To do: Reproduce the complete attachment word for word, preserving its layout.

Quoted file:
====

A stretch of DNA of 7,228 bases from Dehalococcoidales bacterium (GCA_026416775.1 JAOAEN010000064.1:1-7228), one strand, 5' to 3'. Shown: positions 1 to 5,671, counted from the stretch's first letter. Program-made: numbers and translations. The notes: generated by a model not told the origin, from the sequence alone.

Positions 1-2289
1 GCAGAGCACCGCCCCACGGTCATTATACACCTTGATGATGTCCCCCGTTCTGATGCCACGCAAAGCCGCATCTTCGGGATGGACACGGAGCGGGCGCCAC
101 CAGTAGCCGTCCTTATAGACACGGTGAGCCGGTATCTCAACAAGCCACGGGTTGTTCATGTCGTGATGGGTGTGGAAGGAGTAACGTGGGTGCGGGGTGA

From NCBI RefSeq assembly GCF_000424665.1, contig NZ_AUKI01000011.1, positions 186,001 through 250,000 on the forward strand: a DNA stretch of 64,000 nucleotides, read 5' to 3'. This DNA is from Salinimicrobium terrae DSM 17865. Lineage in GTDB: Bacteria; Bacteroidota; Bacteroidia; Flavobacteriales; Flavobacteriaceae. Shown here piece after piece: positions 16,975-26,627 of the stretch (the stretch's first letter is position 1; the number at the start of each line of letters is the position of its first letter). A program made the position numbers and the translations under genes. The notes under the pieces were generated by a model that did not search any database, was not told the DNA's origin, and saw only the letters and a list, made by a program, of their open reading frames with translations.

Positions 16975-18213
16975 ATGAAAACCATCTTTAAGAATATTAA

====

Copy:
A stretch of DNA of 7,228 bases from Dehalococcoidales bacterium (GCA_026416775.1 JAOAEN010000064.1:1-7228), one strand, 5' to 3'. Shown: positions 1 to 5,671, counted from the stretch's first letter. Program-made: numbers and translations. The notes: generated by a model not told the origin, from the sequence alone.

Positions 1-2289
1 GCAGAGCACCGCCCCACGGTCATTATACACCTTGATGATGTCCCCCGTTCTGATGCCACGCAAAGCCGCATCTTCGGGATGGACACGGAGCGGGCGCCAC
101 CAGTAGCCGTCCTTATAGACACGGTGAGCCGGTATCTCAACAAGCCACGGGTTGTTCATGTCGTGATGGGTGTGGAAGGAGTAACGTGGGTGCGGGGTGA

From NCBI RefSeq assembly GCF_000424665.1, contig NZ_AUKI01000011.1, positions 186,001 through 250,000 on the forward strand: a DNA stretch of 64,000 nucleotides, read 5' to 3'. This DNA is from Salinimicrobium terrae DSM 17865. Lineage in GTDB: Bacteria; Bacteroidota; Bacteroidia; Flavobacteriales; Flavobacteriaceae. Shown here piece after piece: positions 16,975-26,627 of the stretch (the stretch's first letter is position 1; the number at the start of each line of letters is the position of its first letter). A program made the position numbers and the translations under genes. The notes under the pieces were generated by a model that did not search any database, was not told the DNA's origin, and saw only the letters and a list, made by a program, of their open reading frames with translations.

Positions 16975-18213
16975 ATGAAAACCATCTTTAAGAATATTAA